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The Franklin in Crain's Business Daily

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The Franklin

New name, $30 million makeover for Franklin Center

One of Chicago's largest office properties is getting a new name and a $30 million makeover as it braces for the loss of two anchor tenants.

The two-tower Franklin Center has been renamed the Franklin and is getting a lighter, more open look.

The changes will include a 30-foot-tall light installation by Leo Villareal, the artist behind “The Bay Lights,” an intricate motion light display on the San Francisco Bay Bridge. The installation, which will hang in the balcony, will have hanging strands of LED lights that can be programmed to create motion displays.

The property owner, a venture of Tishman Speyer Properties, is making the improvements as it prepares to woo new tenants. The Franklin, which totals about 2.5 million square feet, is more than 90 percent leased. But about a fourth of its space is set to be vacated in 2017, when investment firm William Blair and law firm McDermott Will & Emery move to new skyscrapers under construction along the Chicago River.

“We're getting back a large amount of vacancy in 2017, and it gives us the opportunity to re-establish an identity as one of the best properties in Chicago,” said Patrick Kearney, a Tishman Speyer managing director who leads the real estate investment and development firm's Chicago office. “We've got the opportunity to get out ahead of that vacancy.”

Kearney declined to say the cost of the changes, which someone familiar with the building estimated would be about $30 million.


Changes designed by Krueck & Sexton will include limestone floors, LED lighting, an overhaul of the property's four entrances and new exteriors on the ground-floor retail space, Kearney said. The revamp will replace rich, ornate features such as marble floors and brass moldings that were preferred in the 1980s and '90s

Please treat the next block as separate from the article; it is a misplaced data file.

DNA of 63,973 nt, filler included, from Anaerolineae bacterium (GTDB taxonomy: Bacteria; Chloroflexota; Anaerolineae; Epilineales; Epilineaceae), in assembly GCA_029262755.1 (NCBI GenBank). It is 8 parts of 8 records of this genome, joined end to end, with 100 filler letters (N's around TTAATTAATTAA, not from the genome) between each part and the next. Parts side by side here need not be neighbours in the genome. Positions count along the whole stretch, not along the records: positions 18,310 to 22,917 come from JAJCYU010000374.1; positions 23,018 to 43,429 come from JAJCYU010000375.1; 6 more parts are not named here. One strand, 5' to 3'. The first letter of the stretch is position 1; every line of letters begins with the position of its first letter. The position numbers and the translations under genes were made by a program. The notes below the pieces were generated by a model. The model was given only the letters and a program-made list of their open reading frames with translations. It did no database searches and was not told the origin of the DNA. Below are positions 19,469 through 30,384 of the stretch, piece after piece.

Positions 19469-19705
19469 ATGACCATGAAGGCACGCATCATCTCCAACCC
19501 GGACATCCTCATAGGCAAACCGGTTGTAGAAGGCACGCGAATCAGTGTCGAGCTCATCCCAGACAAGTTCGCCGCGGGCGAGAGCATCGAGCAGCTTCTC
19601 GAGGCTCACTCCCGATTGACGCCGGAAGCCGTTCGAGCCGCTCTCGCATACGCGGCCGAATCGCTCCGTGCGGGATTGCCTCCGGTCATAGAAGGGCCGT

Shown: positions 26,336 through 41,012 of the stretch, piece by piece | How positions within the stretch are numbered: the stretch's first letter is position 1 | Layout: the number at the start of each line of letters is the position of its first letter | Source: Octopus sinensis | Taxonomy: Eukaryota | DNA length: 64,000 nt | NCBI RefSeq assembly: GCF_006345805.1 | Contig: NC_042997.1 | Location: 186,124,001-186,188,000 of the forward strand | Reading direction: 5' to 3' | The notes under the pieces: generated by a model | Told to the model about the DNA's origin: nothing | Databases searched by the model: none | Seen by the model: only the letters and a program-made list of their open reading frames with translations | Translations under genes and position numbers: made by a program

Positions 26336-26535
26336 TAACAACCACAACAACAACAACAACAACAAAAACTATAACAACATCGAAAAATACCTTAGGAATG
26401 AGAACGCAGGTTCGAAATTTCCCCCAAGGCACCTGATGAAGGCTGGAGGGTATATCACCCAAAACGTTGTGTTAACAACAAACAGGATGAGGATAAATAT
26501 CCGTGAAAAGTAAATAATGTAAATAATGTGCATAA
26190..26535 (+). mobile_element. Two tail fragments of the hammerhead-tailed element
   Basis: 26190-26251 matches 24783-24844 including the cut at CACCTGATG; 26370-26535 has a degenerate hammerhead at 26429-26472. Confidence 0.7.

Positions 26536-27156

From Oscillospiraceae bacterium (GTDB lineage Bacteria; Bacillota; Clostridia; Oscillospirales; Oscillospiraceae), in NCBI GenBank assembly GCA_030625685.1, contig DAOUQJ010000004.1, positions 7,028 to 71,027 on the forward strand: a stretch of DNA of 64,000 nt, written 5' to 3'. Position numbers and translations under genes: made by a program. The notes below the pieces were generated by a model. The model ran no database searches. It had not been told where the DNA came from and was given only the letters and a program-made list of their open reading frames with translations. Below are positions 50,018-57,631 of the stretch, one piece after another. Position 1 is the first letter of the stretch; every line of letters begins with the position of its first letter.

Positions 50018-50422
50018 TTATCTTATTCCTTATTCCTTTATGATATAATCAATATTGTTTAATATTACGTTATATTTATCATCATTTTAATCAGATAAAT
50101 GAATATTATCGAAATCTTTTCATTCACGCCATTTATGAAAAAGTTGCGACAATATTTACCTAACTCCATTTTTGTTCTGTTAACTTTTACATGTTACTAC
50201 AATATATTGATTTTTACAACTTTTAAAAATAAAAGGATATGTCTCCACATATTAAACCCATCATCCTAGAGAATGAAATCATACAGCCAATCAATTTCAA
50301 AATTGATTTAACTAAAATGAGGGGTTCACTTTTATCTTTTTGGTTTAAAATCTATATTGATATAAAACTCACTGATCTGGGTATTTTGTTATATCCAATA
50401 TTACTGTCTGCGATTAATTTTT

The owners have already added Rustle & Roux, a 17,000-square-foot cafeteria with seven food concepts, the R29 tenant lounge and bar and an upgraded fitness center. A renovated conference center will open in June. Work begins this month on the lobby, entrances and exterior, with a projected completion of early 2016, Kearney said.

The West Loop property was developed about a quarter-century ago as some of the highest-quality space in the city. The 60-story tower at 227 W. Monroe St. was completed in 1989, with the 34-story building at 222 W. Adams St. finished in 1992.

William Blair, which leases 368,949 square feet at 222 W. Adams St., is moving to Chicago developer John O'Donnell's tower at 150 N. Riverside Plaza. McDermott, which leases 251,209 square feet at 227 W. Monroe St., is bound for a Hines Interests venture's River Point development at 444 W. Lake St.

Tishman Speyer is seeking new tenants amid the strongest leasing market in years. Downtown office vacancy was 13.3 percent during the first quarter, just above a six-year low to end 2014, according to Los Angeles-based brokerage CBRE. West Loop vacancy was 12.8 percent, third-lowest of six submarkets, down from 13.6 percent a year earlier.